Red car

Discussion in 'Detailing and Car Care' started by Msport318, Sep 6, 2019.

  1. Msport318
    Offline

    Msport318

    Joined:
    Sep 4, 2019
    Messages:
    44
    Likes Received:
    10
    Ratings:
    +16 / 0 / -0
    hi
    I don’t know if this is relevant here, but I’ve seen more than a few red cars (different brands) ‘pink’ out or suffer bonnet ‘rash’
    Does anyone have any top tips to help prevent this from happening to my car
     
  2. Alan Gunn
    Offline

    Alan Gunn

    Joined:
    Feb 13, 2018
    Messages:
    179
    Likes Received:
    47
    Location:
    Anglesey
    Ratings:
    +82 / 0 / -0
    Keep waxing lol.
     
  3. Wynne71
    Online

    Wynne71

    Joined:
    Apr 3, 2019
    Messages:
    721
    Likes Received:
    238
    Location:
    West Midlands
    Ratings:
    +346 / 0 / -0
    Here is why:

    Regardless of UV intensity, some color paints are more susceptible to fading, with red paint usually losing its color the fastest. To understand why, we first have to understand that light comes in a spectrum of wavelengths, and how a material absorbs and reflects these wavelengths determines what color we perceive.

    Every color has a specific wavelength, and a color paint is engineered to absorb all wavelengths except for the particular one or ones associated with its color blend. So red paint absorbs all wavelengths except those in the red band, which are reflected. We take in this reflected light, and if we aren’t color blind our eyes and brain combine to understand that light as red.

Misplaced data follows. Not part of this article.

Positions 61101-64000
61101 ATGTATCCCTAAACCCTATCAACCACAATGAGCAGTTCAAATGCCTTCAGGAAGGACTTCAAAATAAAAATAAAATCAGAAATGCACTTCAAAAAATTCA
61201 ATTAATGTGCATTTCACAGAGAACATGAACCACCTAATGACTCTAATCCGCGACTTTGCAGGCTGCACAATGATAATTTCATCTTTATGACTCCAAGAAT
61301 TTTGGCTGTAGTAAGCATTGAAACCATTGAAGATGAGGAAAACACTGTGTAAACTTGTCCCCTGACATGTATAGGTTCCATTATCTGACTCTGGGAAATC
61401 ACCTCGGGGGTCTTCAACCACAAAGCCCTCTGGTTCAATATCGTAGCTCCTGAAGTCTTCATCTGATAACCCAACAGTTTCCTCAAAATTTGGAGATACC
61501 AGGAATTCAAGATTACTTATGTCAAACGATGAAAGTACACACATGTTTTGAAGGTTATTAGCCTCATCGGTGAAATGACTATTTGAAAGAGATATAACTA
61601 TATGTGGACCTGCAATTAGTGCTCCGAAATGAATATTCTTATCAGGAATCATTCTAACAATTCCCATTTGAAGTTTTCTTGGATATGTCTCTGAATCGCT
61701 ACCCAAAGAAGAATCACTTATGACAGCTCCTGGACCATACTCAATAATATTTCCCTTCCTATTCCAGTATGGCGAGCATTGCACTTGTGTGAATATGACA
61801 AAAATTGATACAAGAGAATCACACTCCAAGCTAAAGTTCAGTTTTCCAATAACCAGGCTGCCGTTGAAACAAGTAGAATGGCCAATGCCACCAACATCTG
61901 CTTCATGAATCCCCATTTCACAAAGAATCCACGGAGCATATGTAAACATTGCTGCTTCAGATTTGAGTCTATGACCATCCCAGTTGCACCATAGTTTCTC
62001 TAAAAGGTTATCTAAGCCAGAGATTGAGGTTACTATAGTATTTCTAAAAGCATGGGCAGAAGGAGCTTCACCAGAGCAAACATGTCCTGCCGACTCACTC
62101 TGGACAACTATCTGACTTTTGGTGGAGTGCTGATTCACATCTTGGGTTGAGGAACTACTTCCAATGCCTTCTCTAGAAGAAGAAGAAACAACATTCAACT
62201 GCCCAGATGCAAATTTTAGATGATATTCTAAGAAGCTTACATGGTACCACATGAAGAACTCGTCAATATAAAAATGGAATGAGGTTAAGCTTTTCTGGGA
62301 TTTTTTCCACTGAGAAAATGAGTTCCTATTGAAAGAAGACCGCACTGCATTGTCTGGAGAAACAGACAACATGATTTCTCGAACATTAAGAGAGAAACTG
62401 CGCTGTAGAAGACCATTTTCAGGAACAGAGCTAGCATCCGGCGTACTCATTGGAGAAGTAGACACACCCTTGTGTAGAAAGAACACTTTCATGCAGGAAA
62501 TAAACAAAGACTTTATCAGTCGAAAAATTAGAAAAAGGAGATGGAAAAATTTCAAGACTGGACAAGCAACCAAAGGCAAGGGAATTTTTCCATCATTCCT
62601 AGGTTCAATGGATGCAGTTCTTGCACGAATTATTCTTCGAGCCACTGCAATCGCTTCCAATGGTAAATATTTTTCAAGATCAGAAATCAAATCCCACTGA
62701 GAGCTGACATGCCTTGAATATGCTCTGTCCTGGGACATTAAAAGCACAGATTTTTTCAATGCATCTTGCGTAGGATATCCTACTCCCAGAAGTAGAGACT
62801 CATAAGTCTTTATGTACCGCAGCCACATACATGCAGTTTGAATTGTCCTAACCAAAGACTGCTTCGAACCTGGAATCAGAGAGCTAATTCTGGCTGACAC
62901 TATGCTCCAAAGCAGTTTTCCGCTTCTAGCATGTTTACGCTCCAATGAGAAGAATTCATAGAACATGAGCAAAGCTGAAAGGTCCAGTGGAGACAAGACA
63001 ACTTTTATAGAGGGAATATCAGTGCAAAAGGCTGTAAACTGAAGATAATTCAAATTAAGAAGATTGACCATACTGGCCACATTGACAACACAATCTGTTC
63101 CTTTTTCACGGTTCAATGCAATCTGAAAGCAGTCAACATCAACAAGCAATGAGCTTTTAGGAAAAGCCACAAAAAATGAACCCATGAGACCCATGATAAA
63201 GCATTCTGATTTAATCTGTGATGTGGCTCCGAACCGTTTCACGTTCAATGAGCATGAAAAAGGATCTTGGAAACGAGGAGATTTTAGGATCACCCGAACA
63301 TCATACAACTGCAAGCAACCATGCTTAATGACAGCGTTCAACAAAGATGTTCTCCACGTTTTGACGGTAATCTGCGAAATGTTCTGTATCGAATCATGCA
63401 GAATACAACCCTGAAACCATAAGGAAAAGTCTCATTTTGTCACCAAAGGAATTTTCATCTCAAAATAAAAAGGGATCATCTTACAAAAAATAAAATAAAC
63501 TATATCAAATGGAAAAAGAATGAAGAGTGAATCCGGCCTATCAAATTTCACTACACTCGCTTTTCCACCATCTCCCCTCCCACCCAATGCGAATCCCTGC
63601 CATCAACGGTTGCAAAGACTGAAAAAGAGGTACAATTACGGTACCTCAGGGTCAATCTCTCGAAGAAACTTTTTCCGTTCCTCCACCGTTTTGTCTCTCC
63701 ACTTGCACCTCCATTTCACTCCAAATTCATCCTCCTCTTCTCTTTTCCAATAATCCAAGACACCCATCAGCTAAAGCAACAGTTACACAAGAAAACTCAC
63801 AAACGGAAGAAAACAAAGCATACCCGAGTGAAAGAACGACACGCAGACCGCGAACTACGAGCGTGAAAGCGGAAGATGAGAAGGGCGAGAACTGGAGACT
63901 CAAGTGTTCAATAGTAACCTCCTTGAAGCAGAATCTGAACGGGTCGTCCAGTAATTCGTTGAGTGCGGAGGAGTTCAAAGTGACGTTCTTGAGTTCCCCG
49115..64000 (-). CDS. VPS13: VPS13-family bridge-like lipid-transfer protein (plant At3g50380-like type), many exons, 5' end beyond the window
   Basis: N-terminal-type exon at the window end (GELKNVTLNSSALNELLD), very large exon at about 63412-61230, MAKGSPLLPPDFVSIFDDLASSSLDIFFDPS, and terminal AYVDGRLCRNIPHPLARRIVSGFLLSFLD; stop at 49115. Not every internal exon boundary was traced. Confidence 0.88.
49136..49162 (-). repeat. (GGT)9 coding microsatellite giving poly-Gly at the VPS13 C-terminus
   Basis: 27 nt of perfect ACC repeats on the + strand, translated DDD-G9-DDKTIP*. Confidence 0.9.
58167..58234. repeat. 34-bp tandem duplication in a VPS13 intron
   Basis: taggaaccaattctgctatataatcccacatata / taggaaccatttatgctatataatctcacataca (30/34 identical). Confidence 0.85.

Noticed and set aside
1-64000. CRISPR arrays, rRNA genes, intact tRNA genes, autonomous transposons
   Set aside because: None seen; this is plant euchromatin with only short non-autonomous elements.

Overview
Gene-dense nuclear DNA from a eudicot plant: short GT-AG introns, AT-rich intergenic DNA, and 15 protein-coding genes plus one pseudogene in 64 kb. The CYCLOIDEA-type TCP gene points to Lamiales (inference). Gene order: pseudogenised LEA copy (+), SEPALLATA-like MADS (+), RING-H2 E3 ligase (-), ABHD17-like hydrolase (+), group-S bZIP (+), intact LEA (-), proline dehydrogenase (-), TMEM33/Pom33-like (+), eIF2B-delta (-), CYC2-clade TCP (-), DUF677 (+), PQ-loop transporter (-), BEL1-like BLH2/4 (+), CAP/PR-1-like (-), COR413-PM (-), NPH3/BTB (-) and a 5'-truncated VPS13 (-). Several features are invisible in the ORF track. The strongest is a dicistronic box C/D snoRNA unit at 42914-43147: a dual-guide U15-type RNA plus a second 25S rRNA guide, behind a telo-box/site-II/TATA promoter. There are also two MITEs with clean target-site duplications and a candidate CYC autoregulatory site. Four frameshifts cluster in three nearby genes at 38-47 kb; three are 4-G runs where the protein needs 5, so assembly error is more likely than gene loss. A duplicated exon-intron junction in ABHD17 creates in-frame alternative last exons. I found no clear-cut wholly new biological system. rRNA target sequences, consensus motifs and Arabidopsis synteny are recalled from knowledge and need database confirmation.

So why does red fade more than other paints? It’s because wavelengths associated with red are the lowest energy of visible light, so to appear red it’s absorbing much more energetic wavelengths, which causes more aggressive degradation of the paint’s molecular bonds. This is in addition to what UV rays are doing.

    And the answers:

    Keep It Clean
    By regularly washing your car, you can reduce the accumulation of other substances like pollution, as well as salt that can damage the paint molecules and accelerate fading.
    Keep It in the Shade
    The most obvious and effective way to prevent UV fading is keeping your car out of the sun whenever possible. Park it in the garage, under a carport, or at least under a shady tree.
    Film It
    For the next level of protection, there now exist a number of coatings that cover and shield the car’s paint while letting the color shine through. These products come in film layers or liquid sprays that can be applied by professionals or do-it-yourself owners.
    Wax It
    Most modern car waxes contain ingredients that provide some measure of protection from car paint damage due to the sun, and also keeps other caustic substances from touching the paint surface directly.
     
    • Like Like x 1
    • Informative Informative x 1

Share This Page